Mare Rider – review

Mare Rider

Anna Francolini and Kathryn Hunter in Mare Rider. Photograph: Simon Annand

A woman dressed in white is lying on a pristine hospital bed, and something is wrong. We know this because at the foot of her bed, half-hidden in the shadows, is a dark and tiny woman grinning as maliciously as the gnome in Don’t Look Now.

We soon learn that the mysterious creature is called Elka, a mythical Turkish being who appears at childbirth to take the life of the mother, the child, or both. We are not yet told for whom she has come, but it is clear that she is not good news.

This is the latest play by Leyla Nazli, co-founder and executive producer of the Arcola Theatre in Dalston, directed by the theatre’s founder Mehmet Ergen. Elka is charismatically played by RADA-trained, Olivier Award-winning Kathryn Hunter, known to the lay person as Arabella Figg in Harry Potter, but renowned on the stage as an accomplished actor and director, lately seen in plays by Shakespeare and Lorca.

It is difficult to take your eyes off Hunter. Her performance is intensely physical, whether riding her invisible mare, dancing ecstatically, or caressing first-time-mother Selma in a distinctly Sapphic manner. Elka is insolent, witty and liberated, though her brand of feminism is an early one – her view of men is not one of equality but of abject inferiority.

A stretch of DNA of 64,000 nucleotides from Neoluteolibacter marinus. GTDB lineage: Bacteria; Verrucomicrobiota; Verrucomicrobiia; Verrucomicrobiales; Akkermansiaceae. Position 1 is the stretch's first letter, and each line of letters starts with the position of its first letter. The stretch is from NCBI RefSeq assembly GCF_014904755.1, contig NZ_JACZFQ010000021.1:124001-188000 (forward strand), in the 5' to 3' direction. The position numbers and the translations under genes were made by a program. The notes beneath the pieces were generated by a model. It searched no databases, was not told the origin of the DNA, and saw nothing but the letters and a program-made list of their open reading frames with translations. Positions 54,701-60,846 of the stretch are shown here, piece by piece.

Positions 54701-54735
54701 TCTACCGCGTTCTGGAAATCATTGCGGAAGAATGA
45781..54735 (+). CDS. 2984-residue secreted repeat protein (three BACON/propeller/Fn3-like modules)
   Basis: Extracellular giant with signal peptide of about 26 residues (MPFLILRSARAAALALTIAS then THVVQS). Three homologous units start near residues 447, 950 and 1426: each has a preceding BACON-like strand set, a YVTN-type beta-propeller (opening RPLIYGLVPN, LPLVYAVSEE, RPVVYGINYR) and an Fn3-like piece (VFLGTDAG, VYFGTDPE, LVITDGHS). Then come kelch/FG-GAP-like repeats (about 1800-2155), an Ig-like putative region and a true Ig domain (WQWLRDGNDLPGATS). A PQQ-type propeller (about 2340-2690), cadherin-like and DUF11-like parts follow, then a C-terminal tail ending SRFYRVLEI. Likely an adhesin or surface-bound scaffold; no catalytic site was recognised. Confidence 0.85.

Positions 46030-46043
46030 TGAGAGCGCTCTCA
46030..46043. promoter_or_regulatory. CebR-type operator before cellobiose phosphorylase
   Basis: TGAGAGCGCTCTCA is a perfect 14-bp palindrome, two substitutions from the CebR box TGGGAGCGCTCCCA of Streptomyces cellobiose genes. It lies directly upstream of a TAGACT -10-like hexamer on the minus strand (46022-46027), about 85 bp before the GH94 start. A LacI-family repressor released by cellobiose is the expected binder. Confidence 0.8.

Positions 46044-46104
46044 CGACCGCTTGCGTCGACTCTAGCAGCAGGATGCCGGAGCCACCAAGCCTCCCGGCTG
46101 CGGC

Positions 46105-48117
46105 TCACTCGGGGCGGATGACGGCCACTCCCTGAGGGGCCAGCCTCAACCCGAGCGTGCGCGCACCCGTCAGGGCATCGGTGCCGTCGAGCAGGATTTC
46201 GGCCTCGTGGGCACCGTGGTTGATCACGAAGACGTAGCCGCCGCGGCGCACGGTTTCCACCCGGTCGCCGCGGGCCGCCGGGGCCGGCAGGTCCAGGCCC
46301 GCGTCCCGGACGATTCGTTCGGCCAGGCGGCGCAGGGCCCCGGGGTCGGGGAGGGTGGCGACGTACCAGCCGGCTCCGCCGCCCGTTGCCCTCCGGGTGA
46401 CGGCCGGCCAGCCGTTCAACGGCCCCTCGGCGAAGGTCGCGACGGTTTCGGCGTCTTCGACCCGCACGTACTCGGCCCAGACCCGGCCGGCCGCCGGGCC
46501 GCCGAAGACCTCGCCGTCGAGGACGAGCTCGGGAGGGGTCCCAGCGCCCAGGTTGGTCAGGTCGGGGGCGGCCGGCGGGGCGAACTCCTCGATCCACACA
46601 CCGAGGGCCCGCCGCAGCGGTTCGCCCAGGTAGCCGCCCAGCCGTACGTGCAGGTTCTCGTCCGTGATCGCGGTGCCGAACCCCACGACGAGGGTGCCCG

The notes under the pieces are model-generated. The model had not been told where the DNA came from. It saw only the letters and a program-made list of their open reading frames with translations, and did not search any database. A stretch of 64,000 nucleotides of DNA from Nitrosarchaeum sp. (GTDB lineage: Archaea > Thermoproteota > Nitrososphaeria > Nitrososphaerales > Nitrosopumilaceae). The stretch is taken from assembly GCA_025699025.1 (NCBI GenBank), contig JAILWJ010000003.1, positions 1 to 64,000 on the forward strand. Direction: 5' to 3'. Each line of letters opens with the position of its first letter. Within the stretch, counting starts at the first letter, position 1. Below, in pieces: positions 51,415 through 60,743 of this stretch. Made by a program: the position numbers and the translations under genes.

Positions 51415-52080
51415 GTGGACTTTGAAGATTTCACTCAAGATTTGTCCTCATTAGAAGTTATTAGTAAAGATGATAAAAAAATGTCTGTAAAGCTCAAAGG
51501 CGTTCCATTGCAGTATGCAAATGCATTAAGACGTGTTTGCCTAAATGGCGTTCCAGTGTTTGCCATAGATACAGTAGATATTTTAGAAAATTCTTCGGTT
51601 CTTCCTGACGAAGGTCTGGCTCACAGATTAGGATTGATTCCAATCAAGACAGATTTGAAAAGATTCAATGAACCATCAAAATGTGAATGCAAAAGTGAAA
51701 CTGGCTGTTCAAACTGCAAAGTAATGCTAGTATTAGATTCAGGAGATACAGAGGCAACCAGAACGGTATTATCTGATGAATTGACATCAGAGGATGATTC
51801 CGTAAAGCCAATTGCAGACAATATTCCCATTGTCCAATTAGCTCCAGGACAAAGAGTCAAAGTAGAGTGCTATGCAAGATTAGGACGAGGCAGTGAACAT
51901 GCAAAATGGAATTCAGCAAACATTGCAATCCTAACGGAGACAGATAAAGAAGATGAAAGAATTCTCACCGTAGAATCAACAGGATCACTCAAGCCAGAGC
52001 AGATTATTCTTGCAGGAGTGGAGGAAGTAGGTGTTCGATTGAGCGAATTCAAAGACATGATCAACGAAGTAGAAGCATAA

The character of Selma, played convincingly by Anna Francolini, is well-rounded. At the start she appears to be an uptight middle-class businesswoman. However, as the play unfolds, her repressed joie de vivre and edgy opinions come to the fore, and the two women strike up an unlikely and twisted kind of companionship.

At first Selma is angry and afraid, but with the help of drugged flowers, free-flowing wine and empowered feminist conversation, she starts to accept the situation. In one of the most visually arresting scenes, they ride together through the night in a Bulgakov-esque journey, framed by the wraith-like hospital bed curtains.

Just when their comments about modern life and Western society risk veering into sweeping generalisations, the two women are joined on stage by the flirty nurse and concerned husband, grounding the play firmly back in reality.

For a production with such strong local links, more could have been done with the specifics of the Hackney setting, and a few plot developments in the latter part of the performance come across as unconvincing. Nevertheless, the magical realist contrast between the everyday and the mythical makes this play a strange and satisfying experience.

Mare Rider
Until 16 February 2013
Arcola Theatre
Ashwin Street
E8 3DL